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Picture: 123RF/PIOTR ADAMOWICZ
Picture: 123RF/PIOTR ADAMOWICZ

Competition authorities say eMedia, which is majority owned by Hosken Consolidated Investments (HCI), failed to show how MultiChoice’s decision to cut four channels from its platform would harm competition or deprive consumers of its services.

This failure ultimately led to the company losing a case launched earlier this year. 

Worth R2.15bn, eMedia owns television and radio broadcasting businesses that include eNCA, OpenView and Yfm, together with production studios.

In April, the group, which owns various e.tv channels, took MultiChoice to the Competition Tribunal — which has the final say on competition-related matters — after the DStv operator said it would carry fewer of its channels from April 1.

eMedia had sought an interim relief order stopping MultiChoice from dropping its channels pending the conclusion of the case. It argued that the move would hurt its advertising income and market access, and stunt its ability to invest in content.

On Monday the tribunal declared that eMedia had failed to prove that MultiChoice’s move would harm competition or that the move would disadvantage consumers since access to these channels is still possible on eMedia’s Open View platform. 

“The tribunal concluded that it is not reasonable and just to grant interim relief in favour of eMedia,” the competition body said, adding that “granting interim relief may unduly alter the state of competition in the market in favour of eMedia to the exclusion of other competitors in the market”.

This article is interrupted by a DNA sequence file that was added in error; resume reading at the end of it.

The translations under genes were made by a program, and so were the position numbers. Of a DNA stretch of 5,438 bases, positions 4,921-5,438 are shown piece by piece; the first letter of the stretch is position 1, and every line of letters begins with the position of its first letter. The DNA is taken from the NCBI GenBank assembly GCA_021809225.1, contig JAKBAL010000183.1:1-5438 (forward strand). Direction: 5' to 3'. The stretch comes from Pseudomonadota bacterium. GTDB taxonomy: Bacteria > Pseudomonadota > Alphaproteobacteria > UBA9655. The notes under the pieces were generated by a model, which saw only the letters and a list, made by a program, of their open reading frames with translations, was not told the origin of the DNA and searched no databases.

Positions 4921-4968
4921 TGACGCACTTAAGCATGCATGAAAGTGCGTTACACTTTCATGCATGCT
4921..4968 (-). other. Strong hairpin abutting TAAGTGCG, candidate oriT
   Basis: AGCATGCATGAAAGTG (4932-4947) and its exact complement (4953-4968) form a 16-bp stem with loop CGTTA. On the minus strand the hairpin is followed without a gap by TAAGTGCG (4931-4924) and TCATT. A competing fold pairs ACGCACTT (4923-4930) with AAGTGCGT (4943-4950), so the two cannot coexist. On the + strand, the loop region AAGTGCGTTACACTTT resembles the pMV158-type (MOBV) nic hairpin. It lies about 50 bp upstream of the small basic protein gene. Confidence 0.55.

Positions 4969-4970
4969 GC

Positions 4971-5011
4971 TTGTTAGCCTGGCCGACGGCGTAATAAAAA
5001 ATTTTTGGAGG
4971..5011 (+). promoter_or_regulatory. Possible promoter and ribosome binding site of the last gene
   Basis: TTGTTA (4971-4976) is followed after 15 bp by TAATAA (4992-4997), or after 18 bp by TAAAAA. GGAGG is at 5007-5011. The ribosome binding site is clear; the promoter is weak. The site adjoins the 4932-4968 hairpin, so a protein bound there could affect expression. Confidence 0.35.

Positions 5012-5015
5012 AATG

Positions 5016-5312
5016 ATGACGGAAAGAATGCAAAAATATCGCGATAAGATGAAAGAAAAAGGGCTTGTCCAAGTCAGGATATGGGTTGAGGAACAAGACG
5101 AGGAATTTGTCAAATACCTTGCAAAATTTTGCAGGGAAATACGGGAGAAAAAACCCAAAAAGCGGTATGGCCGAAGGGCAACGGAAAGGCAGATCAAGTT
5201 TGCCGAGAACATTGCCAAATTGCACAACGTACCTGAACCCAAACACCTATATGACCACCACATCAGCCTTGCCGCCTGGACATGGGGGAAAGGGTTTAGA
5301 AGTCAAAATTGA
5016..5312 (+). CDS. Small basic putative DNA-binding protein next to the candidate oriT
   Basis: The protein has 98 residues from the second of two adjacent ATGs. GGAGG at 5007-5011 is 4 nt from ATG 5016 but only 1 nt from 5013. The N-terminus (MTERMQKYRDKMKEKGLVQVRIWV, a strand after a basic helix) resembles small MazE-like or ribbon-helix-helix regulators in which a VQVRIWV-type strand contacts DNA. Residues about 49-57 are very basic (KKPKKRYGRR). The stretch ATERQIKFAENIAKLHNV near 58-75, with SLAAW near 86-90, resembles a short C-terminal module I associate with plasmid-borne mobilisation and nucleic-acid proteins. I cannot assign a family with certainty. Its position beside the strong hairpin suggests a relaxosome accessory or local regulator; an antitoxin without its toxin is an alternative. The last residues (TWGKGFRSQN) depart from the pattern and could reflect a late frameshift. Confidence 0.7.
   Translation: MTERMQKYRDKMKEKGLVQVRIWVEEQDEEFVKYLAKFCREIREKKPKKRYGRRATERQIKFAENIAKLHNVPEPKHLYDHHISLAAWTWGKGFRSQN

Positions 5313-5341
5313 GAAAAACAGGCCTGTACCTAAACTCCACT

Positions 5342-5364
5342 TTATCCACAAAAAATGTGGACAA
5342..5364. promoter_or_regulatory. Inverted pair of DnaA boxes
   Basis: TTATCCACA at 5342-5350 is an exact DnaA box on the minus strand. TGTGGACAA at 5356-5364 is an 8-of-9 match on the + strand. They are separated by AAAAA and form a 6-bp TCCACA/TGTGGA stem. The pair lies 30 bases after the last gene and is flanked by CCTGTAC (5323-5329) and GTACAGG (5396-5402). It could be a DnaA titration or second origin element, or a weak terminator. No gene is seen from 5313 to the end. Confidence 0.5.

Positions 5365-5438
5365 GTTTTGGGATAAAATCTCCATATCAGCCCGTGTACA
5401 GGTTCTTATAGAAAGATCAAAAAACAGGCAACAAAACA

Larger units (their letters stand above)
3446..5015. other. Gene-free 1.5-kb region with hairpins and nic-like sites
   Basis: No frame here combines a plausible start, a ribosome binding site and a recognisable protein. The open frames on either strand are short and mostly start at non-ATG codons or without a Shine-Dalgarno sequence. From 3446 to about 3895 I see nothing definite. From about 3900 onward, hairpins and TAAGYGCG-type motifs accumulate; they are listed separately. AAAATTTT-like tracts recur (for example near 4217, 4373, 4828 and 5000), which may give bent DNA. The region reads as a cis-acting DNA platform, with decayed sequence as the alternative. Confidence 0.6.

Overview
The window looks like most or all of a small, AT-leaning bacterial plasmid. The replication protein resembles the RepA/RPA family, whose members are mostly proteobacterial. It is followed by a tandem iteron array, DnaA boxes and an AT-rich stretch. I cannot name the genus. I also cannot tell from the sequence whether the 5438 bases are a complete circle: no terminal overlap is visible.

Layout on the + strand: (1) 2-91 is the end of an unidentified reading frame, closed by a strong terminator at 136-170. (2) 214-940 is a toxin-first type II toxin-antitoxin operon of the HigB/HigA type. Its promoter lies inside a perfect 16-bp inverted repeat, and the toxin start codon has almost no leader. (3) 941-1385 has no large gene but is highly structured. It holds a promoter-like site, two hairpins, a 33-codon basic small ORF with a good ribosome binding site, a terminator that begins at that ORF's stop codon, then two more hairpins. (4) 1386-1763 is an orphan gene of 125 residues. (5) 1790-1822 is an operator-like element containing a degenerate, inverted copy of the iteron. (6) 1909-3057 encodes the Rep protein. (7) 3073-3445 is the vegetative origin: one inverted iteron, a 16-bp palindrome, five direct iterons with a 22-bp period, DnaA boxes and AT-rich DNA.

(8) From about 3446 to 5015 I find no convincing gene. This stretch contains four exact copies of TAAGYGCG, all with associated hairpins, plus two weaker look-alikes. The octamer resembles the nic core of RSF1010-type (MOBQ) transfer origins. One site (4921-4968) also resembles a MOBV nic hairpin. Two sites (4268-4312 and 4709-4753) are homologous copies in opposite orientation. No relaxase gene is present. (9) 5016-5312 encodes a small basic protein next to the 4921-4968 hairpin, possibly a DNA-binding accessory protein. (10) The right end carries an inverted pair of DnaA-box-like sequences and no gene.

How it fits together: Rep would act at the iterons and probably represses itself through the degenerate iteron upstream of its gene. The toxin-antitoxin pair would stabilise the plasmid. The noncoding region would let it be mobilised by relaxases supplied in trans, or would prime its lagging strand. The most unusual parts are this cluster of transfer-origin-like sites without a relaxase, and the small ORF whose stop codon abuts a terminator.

Interim relief is meant to temporarily protect and maintain competition while the Competition Commission — which investigates, controls and evaluates restrictive business practices — is investigating a market’s structure. A full investigation may or may not confirm evidence of harm. 

The tribunal said the discontinuation was likely to harm eMedia’s bottom line, likely from a cut in advertising, as opposed to actual competition in the broadcast market. 

Advertising is eMedia’s biggest revenue earner, making up two-thirds, or R2.1bn, of total revenue for the year to March.

In its adjudication, the tribunal had to establish whether MultiChoice’s conduct was “an exclusionary act” as defined by the law. To do so, there must be a refusal to supply goods or services to a customer or competitor; the refusal to supply is in respect of scarce goods or services; and it is economically feasible to supply.

The tribunal said eMedia had not established that “basic satellite television services” were scarce. The e.tv owner had also not established that “MultiChoice’s behaviour could be said to be a refusal to supply a competitor access to the DStv platform since MultiChoice argues that it does not provide access to the technical platform services and is only obligated to carry the public broadcasting services channels”.

Earlier this year, eMedia and MultiChoice renewed a channel supply agreement in which DStv opted not to carry certain eMedia channels: eMovies, eMovies Extra, eExtra and eToonz.

DStv now broadcasts only eNCA (channel 403) and the daily Afrikaans news bulletin on kykNET (channel 144). Meanwhile e.tv, licensed under a separate agreement, continues to air on the DStv platform.

All e.tv channels continue to be broadcast and are available on OpenView, eMedia’s free-to-air satellite TV service platform. The OpenView service has more than 2.3-million active decoders and reported 35,000 new activations each month in the past financial year.

gavazam@businesslive.co.za

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